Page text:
North Korea had already made some concessions ahead of the summit, including a declaration that it would stop missile and nuclear tests and drop its previous demands for US troops to withdraw from the peninsula.

Among some symbolic gestures, such as formally ending the Korean War, one of Moon’s priorities will be to reach a consensus on denuclearization.

“It’s going to take a lot of time and negotiation to see how flexible North Korea will be on this question,” Mintaro Oba, a former US State Department diplomat involved in Korean affairs, told Business Insider.

“That should be something to probe for after the summit rather than the summit itself. There’s many more meetings, many more talks, to find out common ground and see where there can be flexibility.”

This article originally appeared on Business Insider. Follow @BusinessInsider on Twitter.

MIGHTY TRENDING

NASA prevents a Yemeni cholera outbreak from space

For the first time ever, measurements from NASA Earth-observing research satellites are being used to help combat a potential outbreak of life-threatening cholera. Humanitarian teams in Yemen are targeting areas identified by a NASA-supported project that precisely forecasts high-risk regions based on environmental conditions observed from space.

“By joining up international expertise with those working on the ground, we have for the very first time used these sophisticated predictions to help save lives and prevent needless suffering for thousands of Yemenis,” said Charlotte Watts, chief scientist with the United Kingdom’s Department for International Development.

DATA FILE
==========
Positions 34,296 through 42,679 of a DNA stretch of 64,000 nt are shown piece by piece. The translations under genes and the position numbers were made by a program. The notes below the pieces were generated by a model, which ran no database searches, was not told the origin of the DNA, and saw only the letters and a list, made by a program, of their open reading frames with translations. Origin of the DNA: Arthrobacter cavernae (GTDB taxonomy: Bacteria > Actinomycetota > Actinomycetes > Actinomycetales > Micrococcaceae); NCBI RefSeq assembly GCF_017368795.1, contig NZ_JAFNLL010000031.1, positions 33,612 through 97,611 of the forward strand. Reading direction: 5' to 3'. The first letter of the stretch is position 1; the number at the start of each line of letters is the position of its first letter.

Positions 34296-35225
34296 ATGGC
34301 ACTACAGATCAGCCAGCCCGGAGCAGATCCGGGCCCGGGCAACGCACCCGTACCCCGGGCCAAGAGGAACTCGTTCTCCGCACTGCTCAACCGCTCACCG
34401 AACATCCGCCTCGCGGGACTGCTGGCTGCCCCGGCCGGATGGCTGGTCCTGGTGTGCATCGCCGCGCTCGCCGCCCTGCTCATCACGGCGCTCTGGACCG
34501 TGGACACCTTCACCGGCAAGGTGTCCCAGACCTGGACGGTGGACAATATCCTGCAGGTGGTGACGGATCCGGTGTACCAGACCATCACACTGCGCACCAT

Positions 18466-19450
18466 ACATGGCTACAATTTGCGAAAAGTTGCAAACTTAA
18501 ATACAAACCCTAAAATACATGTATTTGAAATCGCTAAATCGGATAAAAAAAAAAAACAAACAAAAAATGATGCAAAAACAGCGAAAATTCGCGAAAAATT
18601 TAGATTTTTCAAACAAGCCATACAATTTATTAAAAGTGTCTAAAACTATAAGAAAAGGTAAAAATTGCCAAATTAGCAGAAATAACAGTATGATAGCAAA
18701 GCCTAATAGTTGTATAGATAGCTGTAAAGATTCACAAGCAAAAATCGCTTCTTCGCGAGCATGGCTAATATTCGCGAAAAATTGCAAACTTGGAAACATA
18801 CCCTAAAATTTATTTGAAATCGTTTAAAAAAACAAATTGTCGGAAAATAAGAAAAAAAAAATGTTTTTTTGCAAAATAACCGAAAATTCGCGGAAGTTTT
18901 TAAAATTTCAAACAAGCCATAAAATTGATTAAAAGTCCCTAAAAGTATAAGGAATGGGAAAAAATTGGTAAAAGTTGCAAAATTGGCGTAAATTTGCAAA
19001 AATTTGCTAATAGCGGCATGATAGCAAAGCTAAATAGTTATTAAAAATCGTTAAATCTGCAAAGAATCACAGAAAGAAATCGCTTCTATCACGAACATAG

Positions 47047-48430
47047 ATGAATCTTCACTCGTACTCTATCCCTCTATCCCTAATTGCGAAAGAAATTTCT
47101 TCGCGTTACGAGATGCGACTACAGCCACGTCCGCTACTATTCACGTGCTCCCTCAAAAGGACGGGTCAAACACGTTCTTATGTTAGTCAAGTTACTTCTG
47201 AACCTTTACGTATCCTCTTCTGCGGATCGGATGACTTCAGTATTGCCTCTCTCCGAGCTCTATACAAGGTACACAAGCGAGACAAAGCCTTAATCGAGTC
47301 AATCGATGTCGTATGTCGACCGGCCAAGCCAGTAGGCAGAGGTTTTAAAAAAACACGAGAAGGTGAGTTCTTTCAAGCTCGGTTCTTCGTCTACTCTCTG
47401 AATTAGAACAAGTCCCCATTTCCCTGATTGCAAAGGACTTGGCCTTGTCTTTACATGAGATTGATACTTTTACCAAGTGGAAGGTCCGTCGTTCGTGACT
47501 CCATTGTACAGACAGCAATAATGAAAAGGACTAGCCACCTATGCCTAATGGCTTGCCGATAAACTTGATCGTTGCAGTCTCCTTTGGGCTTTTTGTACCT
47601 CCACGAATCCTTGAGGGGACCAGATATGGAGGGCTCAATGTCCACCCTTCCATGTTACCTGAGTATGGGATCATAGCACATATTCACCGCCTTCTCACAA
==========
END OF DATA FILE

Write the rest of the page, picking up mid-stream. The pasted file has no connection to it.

Cholera is a disease caused by consuming food or water contaminated with a bacterium called Vibrio cholerae. The disease affects millions of people every year, resulting in severe diarrhea and even death. It remains a major threat to global health, especially in developing countries, such as Yemen, where access to clean water is limited.

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Starting this spring, the British government and international aid groups in Yemen began using these new cholera forecasts to target their work in reducing cholera risk. That work includes promoting good hygiene to prevent the spread of the water-borne disease and distributing hygiene and cholera treatment kits. The results to date suggest the forecast model has the potential to fundamentally change how the international community addresses cholera.

The research on forecasting cholera outbreaks funded by NASA’s Applied Sciences Program is being led by hydrologist and civil engineer Antar Jutla at West Virginia University, Morgantown, along with Rita Colwell and Anwar Huq, microbiologists from the University of Maryland, College Park.

The NASA forecast tool divides the entire country of Yemen into regions about the size of a typical U.S. county, and predicts the risk of cholera outbreaks in each region. To calculate the likelihood of an outbreak, the science team runs a computer model that combines satellite observations of environmental conditions that affect the cholera bacteria with information on sanitation and clean water infrastructure.

The forecast tool analyzes a variety of NASA satellite observations, including precipitation data from the Global Precipitation Measurement mission, air and ocean temperatures from the Moderate Resolution Imaging Spectroradiometer (MODIS) instruments on NASA’s Terra and Aqua satellites, as well as measurements of phytoplankton concentrations in nearby coastal ocean areas.

China tests massive new sea plane that could tip balance

The predicted cholera risk based on analysis and satellite data in Yemen, June 2017. Blue color indicates low risk of cholera while red color indicates high risk of cholera.

China tests massive new sea plane that could tip balance

The actual number of cholera cases in June 2017. The red area represent reported cholera cases.